Students ‘STRIVE’ for better outcomes

The STRIVE volunteers are North Branch Rotary members who offer their time and advice to seniors at North Branch Area High School. Photo by Derrick Knutson
The STRIVE volunteers are North Branch Rotary members who offer their time and advice to seniors at North Branch Area High School.
Photo by Derrick Knutson

Nearing graduation can be a daunting time in any student’s life, especially if that student has experienced struggles throughout high school.

There are numerous reasons why grades aren’t as high as they could be for some students. Perhaps life at home is a distraction, or maybe school isn’t challenging enough. Some students might just need a little extra help in some subject areas.

Other factors that result in low grades certainly apply.

At North Branch Area High School, members of North Branch Rotary are part of a new program that aims to help seniors be more successful during and after high school.

Students Taking a Renewed Interest in the Value of Education is in its second year at the school. The program pairs Rotary members with one or two students, and they meet 12 times per school year.

The students talk to the Rotary members about a myriad of issues, ranging from basic stressors to larger topics like applying for college financial aid. Rotary members also work with the students on issues like time management and study practices, but they do not tutor the students.

The Rotary Club organizes civic-minded professional men and women to meet weekly and volunteer their time, money and expertise to improve their communities.

STRIVE Chairman and Cambridge Rotary President Eric Champion said, to be eligible for the program, a student must be in the bottom one-third of the class in terms of grade point average.

Those students are sent a letter asking if they’d consider being involved in STRIVE.

Once they’re accepted into the program, they must attend all STRIVE meetings, report to class on time, bring appropriate learning materials to the classes, participate in activities as directed, treat other members of the group with respect and honor requests of the Rotary members who volunteer their time to the program.

So far, Champion deems the program a success.

“It’s been rewarding to all the mentors we have in our club,” he said. “It’s fun, can be daunting at some times, but it’s very rewarding, to say the least. Hopefully, we’re making a difference.”


‘It’s been a lot of help’

At the STRIVE meeting Thursday, NBAHS seniors Rachel Juve and Laura Cook commented about their perceptions of the program.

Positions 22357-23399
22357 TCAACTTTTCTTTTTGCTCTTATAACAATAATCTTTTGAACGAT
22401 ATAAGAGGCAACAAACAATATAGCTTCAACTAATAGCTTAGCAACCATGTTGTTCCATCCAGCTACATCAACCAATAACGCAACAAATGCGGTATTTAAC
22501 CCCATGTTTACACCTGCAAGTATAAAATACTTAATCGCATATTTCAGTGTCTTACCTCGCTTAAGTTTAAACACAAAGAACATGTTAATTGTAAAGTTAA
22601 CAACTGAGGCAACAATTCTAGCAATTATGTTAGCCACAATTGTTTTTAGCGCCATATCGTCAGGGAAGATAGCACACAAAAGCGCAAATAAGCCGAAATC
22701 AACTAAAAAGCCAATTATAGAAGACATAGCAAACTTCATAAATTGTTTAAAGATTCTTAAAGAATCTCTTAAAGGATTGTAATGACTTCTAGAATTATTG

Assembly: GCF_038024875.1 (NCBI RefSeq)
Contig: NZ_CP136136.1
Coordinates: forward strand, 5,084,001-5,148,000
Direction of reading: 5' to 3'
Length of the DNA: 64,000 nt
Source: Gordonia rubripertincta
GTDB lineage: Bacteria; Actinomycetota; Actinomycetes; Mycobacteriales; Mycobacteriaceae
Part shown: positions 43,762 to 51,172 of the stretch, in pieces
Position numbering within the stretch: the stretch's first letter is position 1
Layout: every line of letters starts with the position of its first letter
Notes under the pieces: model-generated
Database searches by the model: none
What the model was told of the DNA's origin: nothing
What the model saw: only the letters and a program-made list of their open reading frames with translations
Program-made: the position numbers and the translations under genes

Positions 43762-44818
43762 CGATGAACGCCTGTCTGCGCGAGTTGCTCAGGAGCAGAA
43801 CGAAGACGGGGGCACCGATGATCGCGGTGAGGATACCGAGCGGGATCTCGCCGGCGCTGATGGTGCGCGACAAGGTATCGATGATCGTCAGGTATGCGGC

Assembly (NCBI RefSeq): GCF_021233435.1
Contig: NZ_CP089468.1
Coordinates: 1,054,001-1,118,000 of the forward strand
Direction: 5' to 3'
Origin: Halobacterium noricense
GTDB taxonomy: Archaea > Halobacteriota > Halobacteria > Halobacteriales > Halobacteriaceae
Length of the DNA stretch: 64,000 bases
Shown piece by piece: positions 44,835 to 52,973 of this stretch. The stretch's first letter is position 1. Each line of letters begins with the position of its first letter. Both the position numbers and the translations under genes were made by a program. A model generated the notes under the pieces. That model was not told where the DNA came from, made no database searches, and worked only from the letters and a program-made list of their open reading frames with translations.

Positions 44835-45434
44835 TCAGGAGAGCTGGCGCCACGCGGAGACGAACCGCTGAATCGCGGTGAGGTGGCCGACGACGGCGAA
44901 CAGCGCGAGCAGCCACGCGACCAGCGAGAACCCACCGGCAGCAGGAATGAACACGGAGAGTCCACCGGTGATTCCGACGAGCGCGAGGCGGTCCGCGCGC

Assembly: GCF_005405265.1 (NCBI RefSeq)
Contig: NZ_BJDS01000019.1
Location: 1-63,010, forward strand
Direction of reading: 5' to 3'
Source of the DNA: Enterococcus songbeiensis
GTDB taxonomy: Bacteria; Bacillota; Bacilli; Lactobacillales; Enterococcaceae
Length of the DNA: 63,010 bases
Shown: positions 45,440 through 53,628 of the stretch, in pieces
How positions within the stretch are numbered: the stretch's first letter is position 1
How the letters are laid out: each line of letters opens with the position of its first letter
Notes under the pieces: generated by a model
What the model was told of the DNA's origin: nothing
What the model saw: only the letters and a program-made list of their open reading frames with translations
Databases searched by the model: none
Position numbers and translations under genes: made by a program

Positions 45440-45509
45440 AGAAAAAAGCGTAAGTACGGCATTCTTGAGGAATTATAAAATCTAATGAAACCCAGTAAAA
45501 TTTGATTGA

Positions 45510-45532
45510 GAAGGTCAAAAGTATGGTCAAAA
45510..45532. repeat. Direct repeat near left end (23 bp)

“I think it’s been a lot of help,” Cook said, noting she’s liked having people to talk to who have been through college.

Juve echoed that assertion.

“It’s really nice to have someone to talk to, even about random issues that you’re stressing out about,” she said. “We’ve talked a lot about different options for colleges and things you can do while you’re there and how to get there. Everyone has been really helpful.”

Cook and Juve have utilized the program to paint clearer pictures of what they’d like to do after college.

Cook plans to be a social worker and has already been accepted to Anoka Ramsey Community College to start her studies. After she’s done with her two years in Cambridge, she plans to move to Alaska, enroll in a university and finish the rest of the courses needed for her degree.

Juve will be attending Northern State University in Aberdeen, S.D., where she plans to major in history and minor in art.


Finding focus

Sue Humble, an administrative assistant for the Chisago County Soil and Water Conservation District, said her son Zakry completed the STRIVE program last year.

She said Zakry received high marks on tests throughout high school, As and Bs most of the time, but completing homework was a struggle.

She said when he started with the STRIVE program with Champion as his mentor, he began to make positive strides.

Sue Humble added that Champion was a former Boy Scout, and Zakry was involved with the Scouts.

“He took a liking to Eric (Champion),” she said.

By working with Champion and the STRIVE program, Zakry was able to focus more on school, and his grades improved.

Sue Humble said he received an award from the program at the end of the year for showing the most improvement among the students in STRIVE.

Zakry then finished with the Boy Scout program and became an Eagle Scout, got his own car and landed two part-time jobs.

Sue Humble said Zakry plans to work for a while and save some money while he thinks about what career he’d like to pursue.  She lauded Champion and the other Rotary members who take the time to work with the STRIVE students.

“As a mom, you can say until you’re purple, ‘You’re so smart,’” she said. “But when someone else can see that and they step in and say, ‘you can do this,’ it means a lot more.”

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